The following narrative is intended to answer a purpose more general and important than immediately appears upon the face of it. The question now afloat in the world respecting THINGS AS THEY ARE is the most interesting that can be presented to the human mind. While one party pleads for reformation and change, the other extols in the warmest terms the existing constitution of society. It seemed as if something would be gained for the decision of this question if that constitution were faithfully developed in its practical effects. What is now presented to the public is no refined and abstract speculation; it is a study and delineation of things passing in the moral world. It is but of late that the inestimable importance of political principles has been adequately apprehended. It is now known to philosophers that the spirit and character of the Government intrudes itself into every rank of society. But this is a truth highly worthy to be communicated to persons whom books of philosophy and science are never likely to reach. Accordingly, it was proposed, in the invention of the following work, to comprehend, as far as the progressive nature of a single story would allow, a general review of the modes of domestic and unrecorded despotism by which man becomes the destroyer of man. If the author shall have taught a valuable lesson, without subtracting from the interest and passion by which a performance of this sort ought to be characterised, he will have reason to congratulate himself upon the vehicle he has chosen.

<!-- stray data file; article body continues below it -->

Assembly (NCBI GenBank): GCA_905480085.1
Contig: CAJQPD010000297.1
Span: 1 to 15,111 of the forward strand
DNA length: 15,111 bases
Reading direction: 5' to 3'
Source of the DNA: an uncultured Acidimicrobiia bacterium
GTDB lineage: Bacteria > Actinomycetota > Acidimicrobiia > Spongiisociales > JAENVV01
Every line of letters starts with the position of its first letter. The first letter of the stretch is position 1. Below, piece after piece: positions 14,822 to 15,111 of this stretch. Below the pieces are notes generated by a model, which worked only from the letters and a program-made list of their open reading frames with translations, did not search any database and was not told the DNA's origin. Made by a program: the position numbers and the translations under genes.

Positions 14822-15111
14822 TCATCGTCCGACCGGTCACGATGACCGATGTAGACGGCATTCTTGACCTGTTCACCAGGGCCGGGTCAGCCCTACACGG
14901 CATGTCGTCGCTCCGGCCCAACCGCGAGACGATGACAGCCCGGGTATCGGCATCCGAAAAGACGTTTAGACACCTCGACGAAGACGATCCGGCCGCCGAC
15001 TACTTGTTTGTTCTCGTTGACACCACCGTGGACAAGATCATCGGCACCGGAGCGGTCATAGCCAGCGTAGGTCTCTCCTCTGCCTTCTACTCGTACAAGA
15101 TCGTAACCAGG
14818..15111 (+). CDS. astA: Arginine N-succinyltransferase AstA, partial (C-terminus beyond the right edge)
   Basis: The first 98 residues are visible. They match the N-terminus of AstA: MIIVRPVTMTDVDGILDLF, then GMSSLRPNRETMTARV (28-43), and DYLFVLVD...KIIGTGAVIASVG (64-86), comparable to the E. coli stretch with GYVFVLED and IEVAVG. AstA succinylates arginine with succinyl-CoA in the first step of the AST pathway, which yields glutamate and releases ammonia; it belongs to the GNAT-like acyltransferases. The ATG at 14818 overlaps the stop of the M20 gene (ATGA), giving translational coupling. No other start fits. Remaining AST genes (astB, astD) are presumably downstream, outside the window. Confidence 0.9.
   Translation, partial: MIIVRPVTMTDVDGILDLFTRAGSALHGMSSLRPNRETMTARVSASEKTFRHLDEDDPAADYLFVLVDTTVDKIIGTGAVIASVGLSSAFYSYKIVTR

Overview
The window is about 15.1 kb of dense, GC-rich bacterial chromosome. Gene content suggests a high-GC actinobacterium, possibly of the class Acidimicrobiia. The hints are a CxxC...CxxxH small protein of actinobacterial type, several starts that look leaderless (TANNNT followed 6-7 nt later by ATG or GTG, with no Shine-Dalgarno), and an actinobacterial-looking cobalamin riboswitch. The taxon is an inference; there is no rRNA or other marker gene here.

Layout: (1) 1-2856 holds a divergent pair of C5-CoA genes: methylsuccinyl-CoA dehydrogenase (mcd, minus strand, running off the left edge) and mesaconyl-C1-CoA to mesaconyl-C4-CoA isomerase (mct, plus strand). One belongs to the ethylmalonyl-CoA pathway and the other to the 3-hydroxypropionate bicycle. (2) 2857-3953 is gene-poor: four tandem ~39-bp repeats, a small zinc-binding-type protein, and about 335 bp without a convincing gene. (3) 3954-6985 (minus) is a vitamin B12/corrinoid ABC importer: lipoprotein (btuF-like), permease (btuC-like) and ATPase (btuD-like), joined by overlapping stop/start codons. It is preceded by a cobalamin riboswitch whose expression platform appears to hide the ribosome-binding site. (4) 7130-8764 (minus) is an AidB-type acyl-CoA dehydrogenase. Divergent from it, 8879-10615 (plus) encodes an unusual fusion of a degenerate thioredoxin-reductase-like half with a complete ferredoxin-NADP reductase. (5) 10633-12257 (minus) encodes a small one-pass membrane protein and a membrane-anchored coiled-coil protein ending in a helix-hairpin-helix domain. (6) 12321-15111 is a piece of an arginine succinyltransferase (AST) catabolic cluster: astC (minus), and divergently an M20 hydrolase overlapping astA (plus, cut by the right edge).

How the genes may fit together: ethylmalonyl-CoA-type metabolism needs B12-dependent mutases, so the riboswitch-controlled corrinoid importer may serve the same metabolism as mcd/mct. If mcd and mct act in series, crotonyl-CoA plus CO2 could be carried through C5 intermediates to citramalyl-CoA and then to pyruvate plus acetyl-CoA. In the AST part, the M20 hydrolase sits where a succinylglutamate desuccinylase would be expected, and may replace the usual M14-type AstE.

May 12, 1794.
This preface was withdrawn in the original edition, in compliance with the alarms of booksellers. “Caleb Williams” made his first appearance in the world in the same month in which the sanguinary plot broke out against the liberties of Englishmen, which was happily terminated by the acquittal of its first intended victims in the close of that year. Terror was the order of the day; and it was feared that even the humble novelist might be shown to be constructively a traitor.
October 29, 1795.
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